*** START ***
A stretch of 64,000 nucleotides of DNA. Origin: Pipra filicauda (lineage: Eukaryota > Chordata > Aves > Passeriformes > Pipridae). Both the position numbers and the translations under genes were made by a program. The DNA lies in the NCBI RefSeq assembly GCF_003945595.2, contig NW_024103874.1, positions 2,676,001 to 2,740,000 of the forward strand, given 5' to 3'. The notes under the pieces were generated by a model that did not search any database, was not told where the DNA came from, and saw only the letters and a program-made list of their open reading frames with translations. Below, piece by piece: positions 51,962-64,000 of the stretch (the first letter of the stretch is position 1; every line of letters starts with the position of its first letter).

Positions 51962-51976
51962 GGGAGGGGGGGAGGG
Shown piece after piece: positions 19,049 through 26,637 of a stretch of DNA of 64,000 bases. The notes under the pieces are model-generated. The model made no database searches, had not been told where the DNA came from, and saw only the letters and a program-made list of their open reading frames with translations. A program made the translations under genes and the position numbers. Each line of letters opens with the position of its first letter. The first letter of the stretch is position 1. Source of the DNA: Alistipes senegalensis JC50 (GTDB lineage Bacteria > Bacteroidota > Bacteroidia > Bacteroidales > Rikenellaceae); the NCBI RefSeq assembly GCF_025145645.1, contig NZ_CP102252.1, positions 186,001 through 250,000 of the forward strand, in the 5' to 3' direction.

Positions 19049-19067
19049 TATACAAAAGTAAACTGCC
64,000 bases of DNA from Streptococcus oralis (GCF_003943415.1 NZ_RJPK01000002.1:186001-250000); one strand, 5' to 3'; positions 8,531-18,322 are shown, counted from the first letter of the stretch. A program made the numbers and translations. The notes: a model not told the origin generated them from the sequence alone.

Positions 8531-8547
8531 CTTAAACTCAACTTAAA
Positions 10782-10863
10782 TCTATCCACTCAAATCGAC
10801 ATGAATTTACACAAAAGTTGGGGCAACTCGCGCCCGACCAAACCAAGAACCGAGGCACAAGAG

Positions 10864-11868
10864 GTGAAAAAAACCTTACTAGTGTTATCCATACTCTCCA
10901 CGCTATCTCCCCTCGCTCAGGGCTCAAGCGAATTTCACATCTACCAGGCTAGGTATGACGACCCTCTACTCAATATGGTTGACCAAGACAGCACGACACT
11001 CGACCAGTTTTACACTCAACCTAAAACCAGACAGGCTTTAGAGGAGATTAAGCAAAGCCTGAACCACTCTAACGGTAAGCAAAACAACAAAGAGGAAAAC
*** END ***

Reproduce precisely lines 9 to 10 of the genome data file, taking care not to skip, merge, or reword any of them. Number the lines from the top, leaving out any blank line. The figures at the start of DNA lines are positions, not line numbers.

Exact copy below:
8531 CTTAAACTCAACTTAAA
Positions 10782-10863